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As a continuation to a series of Parliamentary replies, Singapore’s Minister for Manpower Josephine Teo released on Tuesday three additional written responses. These covered the Work Injury Compensation Act (WICA), childcare leave, and support for mothers re-entering the workforce.
These are summarised below:
WICA: The Ministry of Manpower (MOM)’s plan-of-action
In relation to the new requirements under the WICA, Member of Parliament (MP) Anthea Ong first asked about MOM’s plan to train and communicate them, as well as how the ministry ensures workers know who to approach when they encounter work injuries.
For context, the Work Injury Compensation (WIC) Bill 2019 was passed in Singapore’s Parliament on 3 September 2019. Among the key changes for employers are: more clarity in terms of WIC-compliant insurance policies; enhanced insurance T&C to prevent unfair exclusions; and insurance premiums aligned with companies’ safety records, and more. [Full list of requirements]
To this, Minister Josephine Teo replied that the ministry has been actively engaging employers on these new requirements, as well as advertised them, and provided resources on MOM’s website.
To date, the ministry has worked with the Singapore National Employers Federation, National Trades Union Congress U SME, and the Singapore Institution of Safety Officers to brief 2,000 employers, HR practitioners and safety officers since the passing of the WICA amendments.
Minister Teo added: “We have also worked with them to disseminate information regarding the new requirements to their broader membership base. We will be briefing more employers in the coming months.”
On the workers’ end, she said: “Through the mandatory settling-in programme for foreign workers, we have been educating workers that they should approach their immediate supervisors if they sustain work injuries.
“We have published guides in the workers’ native languages, and have been working with partners such as the unions to raise awareness.”
Apart from the above, MP Ong also asked about how often errant doctors have been reported over migrant work injuries in the past three years. In response, Minister Teo stated there have been seven such complaints in the last three years, of which four were referred to the SMC, and are pending investigations.
As for civil claims for such work injuries during that period., while the ministry does not track the outcomes, she added that the Commissioner of Labour had awarded compensation to about 45,000 WICA claims in the last three years.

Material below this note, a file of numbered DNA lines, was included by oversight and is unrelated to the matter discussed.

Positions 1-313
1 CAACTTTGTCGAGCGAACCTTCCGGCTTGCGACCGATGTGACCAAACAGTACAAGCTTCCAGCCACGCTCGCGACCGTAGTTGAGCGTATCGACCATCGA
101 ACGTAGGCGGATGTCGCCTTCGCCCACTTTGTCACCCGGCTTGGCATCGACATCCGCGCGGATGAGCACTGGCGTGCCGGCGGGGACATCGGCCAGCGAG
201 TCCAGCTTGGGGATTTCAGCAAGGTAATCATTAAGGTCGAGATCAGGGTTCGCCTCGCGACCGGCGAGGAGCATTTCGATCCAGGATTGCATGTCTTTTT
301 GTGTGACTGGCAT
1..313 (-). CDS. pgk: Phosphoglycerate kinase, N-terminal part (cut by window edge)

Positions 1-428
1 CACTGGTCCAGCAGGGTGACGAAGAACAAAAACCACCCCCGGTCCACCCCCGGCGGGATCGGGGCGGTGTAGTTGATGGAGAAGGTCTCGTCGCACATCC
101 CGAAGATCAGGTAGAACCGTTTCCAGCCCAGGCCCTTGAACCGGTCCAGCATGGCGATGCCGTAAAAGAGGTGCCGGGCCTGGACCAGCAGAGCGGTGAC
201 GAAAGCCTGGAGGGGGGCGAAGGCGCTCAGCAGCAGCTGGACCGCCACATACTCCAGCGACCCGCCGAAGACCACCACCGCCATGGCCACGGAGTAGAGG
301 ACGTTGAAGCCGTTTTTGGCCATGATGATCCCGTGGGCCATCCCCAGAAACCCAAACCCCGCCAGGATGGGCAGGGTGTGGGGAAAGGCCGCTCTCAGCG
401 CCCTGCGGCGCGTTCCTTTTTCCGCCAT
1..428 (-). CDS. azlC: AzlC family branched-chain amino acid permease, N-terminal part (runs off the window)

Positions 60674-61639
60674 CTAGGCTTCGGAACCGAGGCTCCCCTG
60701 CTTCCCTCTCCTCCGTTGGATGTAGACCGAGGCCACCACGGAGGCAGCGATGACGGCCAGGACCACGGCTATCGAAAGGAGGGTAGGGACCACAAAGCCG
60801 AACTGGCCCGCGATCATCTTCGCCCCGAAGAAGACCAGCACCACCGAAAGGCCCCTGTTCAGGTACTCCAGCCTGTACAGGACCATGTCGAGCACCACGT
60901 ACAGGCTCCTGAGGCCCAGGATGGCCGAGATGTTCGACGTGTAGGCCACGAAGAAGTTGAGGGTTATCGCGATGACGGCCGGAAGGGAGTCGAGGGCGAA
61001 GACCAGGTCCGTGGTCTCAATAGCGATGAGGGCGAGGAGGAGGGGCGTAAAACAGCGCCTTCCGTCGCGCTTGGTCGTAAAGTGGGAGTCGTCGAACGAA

Childcare leave applications and rejections
In a separate query, MP Louis Ng brought up a few questions covering childcare leave.
On the first, which asked about the top three reasons employers give for denying employees access to childcare leave, Minister Teo replied that the vast majority of employers and employees have been able to work out mutually-agreeable arrangements for the taking of childcare leave.
In fact, she added, in the past five years, MOM and the Tripartite Alliance for Fair and Progressive Employment Practices (TAFEP) received zero cases of employers unreasonably rejecting an employee’s childcare leave application.
Next, MP Ng asked the ministry for the number of cases that have been brought to TAFEP in each of the five years for denial of childcare leave.
Minister Teo replied: “During this period, MOM handled 15 cases where childcare leave was either not provided or under-provided in an employee’s contract. The main reason for employers not having fulfilled their statutory obligations was a lack of awareness of employees’ entitlements.
“In all 15 cases, MOM required the employers to rectify their childcare leave policies to comply with the law, and took enforcement action against them.”
What is being done to support mothers re-entering the workforce
In a third set of questions, MP Christopher de Souza raised a question on what was being done by the ministry to support mothers re-entering the workforce, should they face difficulties matching their employment hours with the opening hours of childcare services.
In response, Minister Teo reiterated that child care centres are currently required to operate from 7.00am to 7.00pm on weekdays, and 7.00am to 2.00pm on weekends, to cater to the needs of mothers and working parents.
She then added that many families working shifts or weekends do make caregiver arrangements while some centres do extend their services per demands/ available resources.
In addition, she stressed that mothers, including those re-entering the workforce, may prefer some flexibility in their work hours to meet their caregiving needs. To address this, employers can tap on initiatives such as the Work-Life Grant and Tripartite Standard on Flexible Work Arrangements, and Workforce Singapore’s Adapt and Grow initiative.
Photo / 123RF
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